Part 1 of 3
Just over a week ago, from 16 to 18 Nov, I attended the Future Education Conference in Rome, which was the second of its kind and organised by Roma Tre University, World Academy of Arts and Sciences and World University Consortium. The three days were filled with some very prominent and inspiring speakers.
In three posts, I will touch upon some of the different themes and discussions that came out of the sessions, starting to put answers forward to the question, ‘what’s the future of education?’
In his talk, David Perkins, Professor at Harvard, identified six different trends in education going on right now, referring to them as the ‘six beyonds’. These included:
- Beyond content (e.g. 21st century skills)
- Beyond local (global perspective)
- Beyond topics (content as tools or lenses)
- Beyond traditional disciplines (renewed and extended visions of the disciplines)
- Beyond discrete disciplines (interdisciplinary and transdisciplinary)
- Beyond academic engagement (significance, commitment, passion)
Discussions during the conference were around many of these ‘beyond’ trends. The discussion was particularly rich around going ‘beyond content’, ‘beyond the local’ and ‘beyond discrete disciplines’. I will go into these three ‘beyonds’ in more detail, this first one addressing going beyond content: learning that is relevant.
Beyond Content: Learning that is Relevant
On the first day of the conference, David Perkins, professor at Harvard, was one of the keynote speakers, talking about ‘educating for the unknown’. One of the main messages in his speech was that education should focus on learning that matters or learning that has relevance. To make his point, he dedicated his speech to ‘the hand in the back of room’ that always questions ‘why do we have to learn this?’ While some teachers get offended by this question as they often put a lot of work in their sessions, Perkins argues that it is sometimes a very valid question. We should ask ourselves moving forward, what’s really worth learning? Of course, we want students to learn numeracy and literacy but what about beyond that? What matters in the lives students will go on to live? Perkins doesn’t claim to have the answer, instead acknowledges that there most likely is not one single answer, but we need to learn how to think well on this question.
“We should ask ourselves moving forward, what’s really worth learning? Of course, we want students to learn numeracy and literacy but what about beyond that? What matters in the lives students will go on to live?
One of his key concepts is the one of the ‘relevance gap’, which describes a disconnect between what is taught and what is actually relevant for students to learn.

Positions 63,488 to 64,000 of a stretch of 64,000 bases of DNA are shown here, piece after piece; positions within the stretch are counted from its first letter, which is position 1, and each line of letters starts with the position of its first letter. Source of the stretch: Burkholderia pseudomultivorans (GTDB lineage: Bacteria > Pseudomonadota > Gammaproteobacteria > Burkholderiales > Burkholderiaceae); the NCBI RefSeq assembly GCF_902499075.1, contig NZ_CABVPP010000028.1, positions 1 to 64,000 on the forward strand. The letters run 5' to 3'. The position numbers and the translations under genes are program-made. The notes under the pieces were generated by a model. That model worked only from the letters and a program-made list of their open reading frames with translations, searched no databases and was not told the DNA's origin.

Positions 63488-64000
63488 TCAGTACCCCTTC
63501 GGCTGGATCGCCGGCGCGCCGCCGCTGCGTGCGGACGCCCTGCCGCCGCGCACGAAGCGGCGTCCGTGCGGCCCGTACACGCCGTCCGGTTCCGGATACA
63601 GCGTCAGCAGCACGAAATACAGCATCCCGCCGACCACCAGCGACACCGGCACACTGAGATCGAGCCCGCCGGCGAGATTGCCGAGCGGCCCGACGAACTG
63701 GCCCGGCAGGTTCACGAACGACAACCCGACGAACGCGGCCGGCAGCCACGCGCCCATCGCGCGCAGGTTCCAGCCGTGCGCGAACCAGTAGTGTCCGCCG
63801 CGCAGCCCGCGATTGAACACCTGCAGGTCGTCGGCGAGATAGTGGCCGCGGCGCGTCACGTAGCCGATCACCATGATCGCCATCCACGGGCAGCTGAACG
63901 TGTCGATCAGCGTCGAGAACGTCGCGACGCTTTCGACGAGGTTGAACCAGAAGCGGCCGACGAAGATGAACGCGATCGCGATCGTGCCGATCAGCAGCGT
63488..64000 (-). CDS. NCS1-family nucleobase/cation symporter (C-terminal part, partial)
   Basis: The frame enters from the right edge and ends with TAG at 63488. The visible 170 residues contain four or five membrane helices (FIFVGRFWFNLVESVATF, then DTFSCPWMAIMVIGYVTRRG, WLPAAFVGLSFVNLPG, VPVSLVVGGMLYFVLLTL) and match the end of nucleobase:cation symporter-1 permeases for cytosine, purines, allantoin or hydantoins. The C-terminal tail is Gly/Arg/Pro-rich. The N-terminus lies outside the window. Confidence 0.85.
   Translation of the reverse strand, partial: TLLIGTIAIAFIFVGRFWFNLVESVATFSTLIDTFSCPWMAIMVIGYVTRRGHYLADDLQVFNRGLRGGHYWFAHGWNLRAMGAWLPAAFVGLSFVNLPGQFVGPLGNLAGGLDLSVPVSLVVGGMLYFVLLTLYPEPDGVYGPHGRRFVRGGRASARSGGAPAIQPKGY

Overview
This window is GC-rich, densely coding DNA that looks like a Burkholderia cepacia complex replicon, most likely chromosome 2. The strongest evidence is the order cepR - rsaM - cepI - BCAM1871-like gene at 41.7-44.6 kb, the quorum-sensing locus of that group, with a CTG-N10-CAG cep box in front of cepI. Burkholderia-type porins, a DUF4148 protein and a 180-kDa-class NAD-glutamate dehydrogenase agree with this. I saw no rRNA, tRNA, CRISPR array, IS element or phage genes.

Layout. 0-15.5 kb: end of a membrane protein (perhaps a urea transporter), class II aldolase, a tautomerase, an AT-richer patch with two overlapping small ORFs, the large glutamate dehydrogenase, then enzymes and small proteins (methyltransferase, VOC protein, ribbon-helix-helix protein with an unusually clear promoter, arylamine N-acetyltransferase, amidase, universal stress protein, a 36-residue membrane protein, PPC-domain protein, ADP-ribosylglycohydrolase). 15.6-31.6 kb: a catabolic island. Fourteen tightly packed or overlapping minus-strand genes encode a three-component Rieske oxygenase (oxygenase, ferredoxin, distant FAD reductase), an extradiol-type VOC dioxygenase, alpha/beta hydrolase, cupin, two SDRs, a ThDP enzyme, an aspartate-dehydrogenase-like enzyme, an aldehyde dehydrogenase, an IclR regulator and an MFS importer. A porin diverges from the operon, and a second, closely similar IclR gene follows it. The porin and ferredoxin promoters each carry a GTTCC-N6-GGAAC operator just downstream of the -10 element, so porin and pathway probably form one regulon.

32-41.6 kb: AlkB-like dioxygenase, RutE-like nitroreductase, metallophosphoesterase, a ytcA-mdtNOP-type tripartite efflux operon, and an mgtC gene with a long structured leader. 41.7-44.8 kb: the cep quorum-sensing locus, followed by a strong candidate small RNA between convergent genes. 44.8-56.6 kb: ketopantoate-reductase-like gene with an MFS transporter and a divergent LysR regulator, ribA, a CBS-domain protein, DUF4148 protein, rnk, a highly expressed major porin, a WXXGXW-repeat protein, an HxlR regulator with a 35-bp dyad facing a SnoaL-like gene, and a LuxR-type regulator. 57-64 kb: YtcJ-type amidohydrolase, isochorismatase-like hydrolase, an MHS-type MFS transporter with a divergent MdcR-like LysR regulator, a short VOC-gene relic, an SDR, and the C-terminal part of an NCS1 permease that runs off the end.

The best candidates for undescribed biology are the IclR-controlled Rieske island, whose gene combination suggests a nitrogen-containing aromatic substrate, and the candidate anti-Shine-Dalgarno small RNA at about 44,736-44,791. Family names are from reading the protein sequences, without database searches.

For example, Perkins addresses the issue of information versus expertise. It is good to have information but its availability has changed. We live in an information-rich world with quick access to information, so the place of information has been demoted. Instead we should think about students’ expertise, looking at how it’s incorporated in the structure of of the curriculum and disciplines more widely.
Many educators have noticed this shift from the need of memorising information to developing new ‘21st century skills’. For example, Pearson recently worked with Nesta and the Oxford Martin School on a large study into what these skills could entail.
In order to find out what learning really stuck with people, Perkins talked to people about their ‘opportunity stories’. These are the stories of learning that stuck with people, themes that can move forward in someone’s life, so something that was really relevant to a person. He got a range of wide-ranging responses but each time he realised it was not necessarily the topic or content that stuck with the person but the themes around it and the way it was taught. For example, not many people remember exact details of what they have been taught about the French Revolution, but they might well remember the themes and generalities around conflict surrounding it, informing their future understanding of conflict. Stories that have little relevance in future lives, Perkins calls ‘problem stories’.
“He realised it was not necessarily the topic or content that stuck with the person but the themes around it and the way it was taught”
Giving educators a tool to think about the relevance of subjects or stories, he developed ‘mattermathics’ which asks:
+1 – what is one thing that usually isn’t taught that you think should be
x2 – what is something that is taught but you’d teach differently (moving from understanding of something to understanding with)
÷3 – what could you take out to make place for the above
While slightly simple and gimmicky, this did elicit some good discussion among participants of the session and I think that’s what it’s good for: kick-starting that discussion on the relevance of learning.
While there don’t seem to be any clear answers on what content (or perhaps more what skills or expertise) should or will be taught in the future, a change does seem to be happening.
What do you think is most relevant to teach? What will be most useful to students in the future? And if you had to apply ‘mattermathics’ to your context what would the result look like?